14  Derek Fathauer  $288,185  2-25 Finisher
15  Greg Owen  $71,800  26-75 Finisher
16  Alex Cejka  $284,546  2-25 Finisher
17  David Lingmerth  $63,368  PGA Tour 126-150
18  Jason Gore  $272,346  2-25 Finisher
19  Whee Kim  $63,100  26-75 Finisher
20  Steven Alker  $261,900  2-25 Finisher
21  Tom Gillis  $61,449  26-75 Finisher
22  Andres Gonzles  $245,917  2-25 Finisher
23  Sean O'Hair  $58,000  PGA Tour 151-200
24  Jon Curran  $231,853  2-25 Finisher
25  Jim Herman  $57,725  PGA Tour 151-200
26  Daniel Berger  $220,985  2-25 Finisher
27  Scott Pinckney  $46,672  26-75 Finisher
28  Cameron Percy  $220,396  2-25 Finisher
29  J.J. Henry  $42,500  PGA Tour 151-200
30  Jonathan Randolph  $210,210  2-25 Finisher
31  Oscar Fraustro  $39,375  26-75 Finisher
32  Max Homa  $203,804  2-25 Finisher
33  Tyrone van Aswegen  $38,760  PGA Tour 126-150
34  Steve Wheatcroft  $193,219  2-25 Finisher
35  Hudson Swafford  $36,400  26-75 Finisher
36  Mark Hubbard  $192,787  2-25 Finisher
37  Nick Taylor  $33,535  26-75 Finisher
38  Kyle Reifers  $186,211  2-25 Finisher
39  Greg Chalmers  $32,620  PGA Tour 126-150
40  Ryan Armour  $183,216  2-25 Finisher
41  Roberto Castro  $32,380  PGA Tour 126-150
42  Byron Smith  $180,163  2-25 Finisher
43  Dicky Pride  $32,250  PGA Tour 151-200
44  Bill Lunde  $178,784  2-25 Finisher
T45  Carlos Sainz, Jr.  $31,950  26-75 Finisher
T45  Will Wilcox  $31,950  PGA Tour 126-150
47  Roger Sloan  $168,057  2-25 Finisher
48  Fabian Gomez  $162,321  2-25 Finisher
49  Vaughn Taylor  $31,107  26-75 Finisher
50  Patrick Rodgers  $30,000  Non-member 126-200
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Perez skips Torrey, 'upset' with Ryder Cup standings

By Will GrayJanuary 24, 2018, 2:19 am

Pat Perez is unhappy about his standing on the U.S. Ryder Cup points list, and his situation won't improve this week.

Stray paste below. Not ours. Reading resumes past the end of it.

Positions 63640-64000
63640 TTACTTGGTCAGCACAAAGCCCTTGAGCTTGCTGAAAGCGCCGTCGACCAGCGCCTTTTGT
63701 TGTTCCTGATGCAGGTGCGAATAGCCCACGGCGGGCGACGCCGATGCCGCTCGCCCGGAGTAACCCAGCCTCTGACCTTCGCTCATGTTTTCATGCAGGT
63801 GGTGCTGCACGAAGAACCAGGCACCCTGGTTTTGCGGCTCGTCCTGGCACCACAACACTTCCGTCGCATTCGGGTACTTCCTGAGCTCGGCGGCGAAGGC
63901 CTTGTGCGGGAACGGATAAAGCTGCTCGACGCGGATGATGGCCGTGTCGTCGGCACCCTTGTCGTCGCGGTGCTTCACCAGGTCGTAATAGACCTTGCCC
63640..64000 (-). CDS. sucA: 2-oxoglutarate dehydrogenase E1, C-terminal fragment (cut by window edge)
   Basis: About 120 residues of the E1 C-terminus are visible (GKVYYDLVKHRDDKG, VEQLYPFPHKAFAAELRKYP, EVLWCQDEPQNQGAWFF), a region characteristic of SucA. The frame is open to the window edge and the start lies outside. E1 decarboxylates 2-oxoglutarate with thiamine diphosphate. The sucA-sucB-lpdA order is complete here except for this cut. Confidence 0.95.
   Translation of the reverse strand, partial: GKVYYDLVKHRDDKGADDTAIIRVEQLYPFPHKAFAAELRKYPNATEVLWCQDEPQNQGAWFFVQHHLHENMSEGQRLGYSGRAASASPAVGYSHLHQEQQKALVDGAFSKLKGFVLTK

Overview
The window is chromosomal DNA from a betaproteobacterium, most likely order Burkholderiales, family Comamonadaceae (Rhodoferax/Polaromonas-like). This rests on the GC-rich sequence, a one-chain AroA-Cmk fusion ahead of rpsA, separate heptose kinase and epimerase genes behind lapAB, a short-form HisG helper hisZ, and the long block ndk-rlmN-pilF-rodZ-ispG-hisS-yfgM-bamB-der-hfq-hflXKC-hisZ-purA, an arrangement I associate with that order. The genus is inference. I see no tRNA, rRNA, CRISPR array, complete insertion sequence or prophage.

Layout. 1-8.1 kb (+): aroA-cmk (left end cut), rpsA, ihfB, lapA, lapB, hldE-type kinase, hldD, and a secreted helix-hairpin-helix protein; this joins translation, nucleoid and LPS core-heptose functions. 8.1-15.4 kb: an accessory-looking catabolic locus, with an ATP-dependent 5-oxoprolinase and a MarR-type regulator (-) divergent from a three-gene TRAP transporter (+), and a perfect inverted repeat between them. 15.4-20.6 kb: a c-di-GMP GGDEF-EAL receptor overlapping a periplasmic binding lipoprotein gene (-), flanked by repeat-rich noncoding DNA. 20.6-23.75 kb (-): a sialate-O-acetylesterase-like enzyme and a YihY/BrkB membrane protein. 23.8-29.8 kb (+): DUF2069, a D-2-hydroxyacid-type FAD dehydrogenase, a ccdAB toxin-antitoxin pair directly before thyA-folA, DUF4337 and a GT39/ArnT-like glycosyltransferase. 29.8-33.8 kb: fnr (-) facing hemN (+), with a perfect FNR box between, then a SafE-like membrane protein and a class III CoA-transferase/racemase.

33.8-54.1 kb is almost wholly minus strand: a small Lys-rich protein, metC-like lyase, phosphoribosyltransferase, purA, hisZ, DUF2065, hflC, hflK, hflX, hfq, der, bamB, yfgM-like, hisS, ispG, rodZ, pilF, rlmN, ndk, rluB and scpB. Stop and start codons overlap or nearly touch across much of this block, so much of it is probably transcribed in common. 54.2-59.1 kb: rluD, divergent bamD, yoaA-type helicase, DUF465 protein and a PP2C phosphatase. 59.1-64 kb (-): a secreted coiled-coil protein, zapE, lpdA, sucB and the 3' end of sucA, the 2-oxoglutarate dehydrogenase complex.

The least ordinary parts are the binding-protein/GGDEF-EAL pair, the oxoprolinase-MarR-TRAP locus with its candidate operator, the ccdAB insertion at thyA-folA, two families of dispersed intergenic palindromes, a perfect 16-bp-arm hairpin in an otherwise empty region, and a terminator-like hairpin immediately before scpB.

Perez won the CIMB Classic during the fall portion of this season, and he followed that with a T-5 finish at the inaugural CJ Cup. But he didn't receive any Ryder Cup points for either result because of a rule enacted by the American task force prior to the 2014 Ryder Cup which only awards points during the calendar year of the biennial matches as well as select events like majors and WGCs during the prior year.

As a result, Perez is currently 17th in the American points race - behind players like Patrick Reed, Zach Johnson, Bill Haas and James Hahn, none of whom have won a tournament since the 2016 Ryder Cup - as he looks to make a U.S. squad for the first time at age 42.

"That kind of upset me a little bit, the fact that I'm (17) on the list, but I should probably be (No.) 3 or 4," Perez told Golf Digest. "So it kind of put a bitter taste in my mouth. The fact that you win on the PGA Tour and you beat some good players, yet you don't get any points because of what our committee has decided to do."

Perez won't be earning any points this week because he has opted to tee it up at the European Tour's Omega Dubai Desert Classic. The decision comes after Perez finished T-21 last week at the Singapore Open, and it means that the veteran is missing the Farmers Insurance Open in his former hometown of San Diego for the first time since 2001.

Perez went to high school a few minutes from Torrey Pines, and he defeated a field that included Tiger Woods to win the junior world title on the South Course in 1993. His father, Tony, has been a longtime starter on the tournament's opening hole, and Perez was a runner-up in 2014 and tied for fourth last year.

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Woods favored to miss Farmers Insurance Open cut

By Will GrayJanuary 24, 2018, 1:54 am

If the Las Vegas bookmakers are to be believed, folks in the San Diego area hoping to see Tiger Woods this week might want to head to Torrey Pines early.